Rise of the Planet of the Apes ended on a note that could have led to the original 1968 film if that’s where Fox had chosen to leave it. The same drug that increased the apes’ intelligence was also fatally toxic to humans and a patient zero inadvertently spread the virus around the world through his job as an airline pilot. OK, that’s how the planet of the apes was created. That could’ve been the end of the story. But Rise was a hit with critics and audiences, so a sequel was put into development and the reboot series became even better.

Dawn of the Planet of the Apes was arguably (in my mind, anyway) one of the best movies of 2014. It took the premise established in Rise and progressed to the next natural step. Caesar’s intelligence was fully developed. He had established himself as the leader of the genetically enhanced apes and helped to establish a colony near San Francisco. Yet one of the apes who was mistreated during his experiments, Koba (Toby Kebbell), could never get over his hatred of humans and rallied those who held a similar grudge to join him in a war on humanity. If there was ever a chance for humans and apes to co-exist peacefully, Koba killed the possibility by attacking humans and causing a deep division among the apes.

Another development that resulted in Dawn rising above its sci-fi trappings and showing it could be a compelling drama in addition to a blockbuster action franchise was director Matt Reeves taking over for Rupert Wyatt. With writer Mark Bomback, Reeves didn’t just want to tell a sci-fi story about the battle between apes and humans, one that would move the overall narrative even closer to the 1968 film.

This was a story about mistrust and hatred, and how destructive such emotions could be among a society. Humans and apes possibly could have co-existed peacefully if there was trust. But with humans feeling threatened and apes wanting revolution, that would never happen. War was inevitable, and that’s where Dawn leaves off. A call has gone to the military. A battle is inevitable.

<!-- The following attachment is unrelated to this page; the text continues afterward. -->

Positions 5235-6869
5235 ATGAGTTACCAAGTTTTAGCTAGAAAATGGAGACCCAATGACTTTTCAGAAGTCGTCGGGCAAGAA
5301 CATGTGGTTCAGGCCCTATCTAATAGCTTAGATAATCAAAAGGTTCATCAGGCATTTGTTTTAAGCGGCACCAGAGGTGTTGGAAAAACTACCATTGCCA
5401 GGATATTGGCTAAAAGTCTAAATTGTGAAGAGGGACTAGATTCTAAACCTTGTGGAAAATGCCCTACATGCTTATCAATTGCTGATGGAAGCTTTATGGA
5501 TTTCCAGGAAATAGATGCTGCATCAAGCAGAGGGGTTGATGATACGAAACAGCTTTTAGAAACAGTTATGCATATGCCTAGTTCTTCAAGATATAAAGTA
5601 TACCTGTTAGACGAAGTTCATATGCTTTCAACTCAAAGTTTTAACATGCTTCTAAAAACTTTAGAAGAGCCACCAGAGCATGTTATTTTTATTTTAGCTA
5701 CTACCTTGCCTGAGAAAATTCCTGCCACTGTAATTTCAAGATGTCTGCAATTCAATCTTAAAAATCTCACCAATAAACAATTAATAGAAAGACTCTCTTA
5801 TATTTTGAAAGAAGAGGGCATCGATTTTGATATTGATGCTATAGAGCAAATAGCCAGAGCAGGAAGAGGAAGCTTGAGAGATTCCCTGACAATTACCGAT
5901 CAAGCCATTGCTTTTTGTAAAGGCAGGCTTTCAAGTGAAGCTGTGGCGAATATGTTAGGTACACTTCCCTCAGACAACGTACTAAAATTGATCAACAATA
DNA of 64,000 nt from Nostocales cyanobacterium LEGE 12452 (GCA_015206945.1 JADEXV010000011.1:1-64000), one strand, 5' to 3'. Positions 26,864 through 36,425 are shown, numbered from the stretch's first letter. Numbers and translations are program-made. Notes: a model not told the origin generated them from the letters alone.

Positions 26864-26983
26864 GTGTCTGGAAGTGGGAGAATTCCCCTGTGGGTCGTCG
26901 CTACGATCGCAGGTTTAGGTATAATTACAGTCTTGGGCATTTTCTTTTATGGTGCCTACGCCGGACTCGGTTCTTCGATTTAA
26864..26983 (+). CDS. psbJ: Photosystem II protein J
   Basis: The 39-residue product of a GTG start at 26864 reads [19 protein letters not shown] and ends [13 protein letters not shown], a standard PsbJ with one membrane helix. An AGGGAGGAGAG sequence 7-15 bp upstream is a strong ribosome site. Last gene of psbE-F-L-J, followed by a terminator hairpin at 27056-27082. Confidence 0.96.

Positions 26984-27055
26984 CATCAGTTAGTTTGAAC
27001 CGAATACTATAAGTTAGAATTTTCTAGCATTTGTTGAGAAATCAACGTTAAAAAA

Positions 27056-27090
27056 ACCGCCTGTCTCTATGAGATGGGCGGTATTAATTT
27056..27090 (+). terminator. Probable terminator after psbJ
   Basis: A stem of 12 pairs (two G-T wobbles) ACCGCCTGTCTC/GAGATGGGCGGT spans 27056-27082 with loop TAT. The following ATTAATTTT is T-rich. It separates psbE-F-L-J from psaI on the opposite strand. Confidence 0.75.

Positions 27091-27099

When War for the Planet of the Apes picks up the story again, humans have pushed back with their military might and sent the apes into hiding. But one unit of soldiers, led by the bloodthirsty Col. McCullough (Woody Harrelson), wants to take Caesar out and either wipe out the apes who follow him or turn them into slave labor. A raid on the apes’ colony leads to several losses, including some that are personal to Caesar. That compels the apes’ leader to become consumed with revenge. He’s no longer interested in being a leader or inspiration. He wants McCullough to pay for what he’s done, not thinking about what the repercussions might mean to those he’s tried to lead and protect.

Interestingly, McCullough’s methods and crazed objectives have also brought him into conflict with other parts of the military. An opposing faction wants to wipe McCullough and his soldiers out before he can achieve his goals. It’s not that they want to protect the apes. They want to protect themselves and what’s left of humanity. Just as mistrust, paranoia and hatred threatened to divide the apes, so does it cause a schism among the humans. It’s possible that Caesar could lead the apes to safety and let humanity eat itself. But revenge burns too strong within him. Besides, the apes will likely never be safe as long as the humans perceive them as a threat.